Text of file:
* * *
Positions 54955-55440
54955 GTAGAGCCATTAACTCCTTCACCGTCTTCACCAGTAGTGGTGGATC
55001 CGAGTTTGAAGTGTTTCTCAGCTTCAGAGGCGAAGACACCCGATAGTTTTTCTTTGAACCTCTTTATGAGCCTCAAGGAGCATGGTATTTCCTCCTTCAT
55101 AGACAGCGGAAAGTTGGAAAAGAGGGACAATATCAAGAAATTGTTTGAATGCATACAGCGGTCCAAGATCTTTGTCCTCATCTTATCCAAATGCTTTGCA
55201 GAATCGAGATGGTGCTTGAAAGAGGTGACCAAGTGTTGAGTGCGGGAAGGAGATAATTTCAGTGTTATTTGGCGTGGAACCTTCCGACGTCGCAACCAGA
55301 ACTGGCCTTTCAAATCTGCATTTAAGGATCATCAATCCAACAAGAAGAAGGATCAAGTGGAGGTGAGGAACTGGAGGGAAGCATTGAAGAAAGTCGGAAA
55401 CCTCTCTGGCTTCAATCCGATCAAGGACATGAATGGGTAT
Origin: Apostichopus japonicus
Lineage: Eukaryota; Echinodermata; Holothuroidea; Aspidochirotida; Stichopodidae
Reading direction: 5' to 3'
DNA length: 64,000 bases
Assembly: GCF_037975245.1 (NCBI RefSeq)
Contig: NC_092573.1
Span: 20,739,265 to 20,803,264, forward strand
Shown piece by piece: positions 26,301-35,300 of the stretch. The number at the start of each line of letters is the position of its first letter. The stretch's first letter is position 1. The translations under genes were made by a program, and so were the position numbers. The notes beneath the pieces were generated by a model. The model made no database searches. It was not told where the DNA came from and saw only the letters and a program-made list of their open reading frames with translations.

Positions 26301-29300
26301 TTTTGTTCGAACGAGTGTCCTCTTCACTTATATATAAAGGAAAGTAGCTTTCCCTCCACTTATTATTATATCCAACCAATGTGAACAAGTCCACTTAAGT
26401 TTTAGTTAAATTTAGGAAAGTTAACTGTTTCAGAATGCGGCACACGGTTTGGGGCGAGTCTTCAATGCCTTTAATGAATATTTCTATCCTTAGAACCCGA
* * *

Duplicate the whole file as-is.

Positions 54955-55440
54955 GTAGAGCCATTAACTCCTTCACCGTCTTCACCAGTAGTGGTGGATC
55001 CGAGTTTGAAGTGTTTCTCAGCTTCAGAGGCGAAGACACCCGATAGTTTTTCTTTGAACCTCTTTATGAGCCTCAAGGAGCATGGTATTTCCTCCTTCAT
55101 AGACAGCGGAAAGTTGGAAAAGAGGGACAATATCAAGAAATTGTTTGAATGCATACAGCGGTCCAAGATCTTTGTCCTCATCTTATCCAAATGCTTTGCA
55201 GAATCGAGATGGTGCTTGAAAGAGGTGACCAAGTGTTGAGTGCGGGAAGGAGATAATTTCAGTGTTATTTGGCGTGGAACCTTCCGACGTCGCAACCAGA
55301 ACTGGCCTTTCAAATCTGCATTTAAGGATCATCAATCCAACAAGAAGAAGGATCAAGTGGAGGTGAGGAACTGGAGGGAAGCATTGAAGAAAGTCGGAAA
55401 CCTCTCTGGCTTCAATCCGATCAAGGACATGAATGGGTAT
Origin: Apostichopus japonicus
Lineage: Eukaryota; Echinodermata; Holothuroidea; Aspidochirotida; Stichopodidae
Reading direction: 5' to 3'
DNA length: 64,000 bases
Assembly: GCF_037975245.1 (NCBI RefSeq)
Contig: NC_092573.1
Span: 20,739,265 to 20,803,264, forward strand
Shown piece by piece: positions 26,301-35,300 of the stretch. The number at the start of each line of letters is the position of its first letter. The stretch's first letter is position 1. The translations under genes were made by a program, and so were the position numbers. The notes beneath the pieces were generated by a model. The model made no database searches. It was not told where the DNA came from and saw only the letters and a program-made list of their open reading frames with translations.

Positions 26301-29300
26301 TTTTGTTCGAACGAGTGTCCTCTTCACTTATATATAAAGGAAAGTAGCTTTCCCTCCACTTATTATTATATCCAACCAATGTGAACAAGTCCACTTAAGT
26401 TTTAGTTAAATTTAGGAAAGTTAACTGTTTCAGAATGCGGCACACGGTTTGGGGCGAGTCTTCAATGCCTTTAATGAATATTTCTATCCTTAGAACCCGA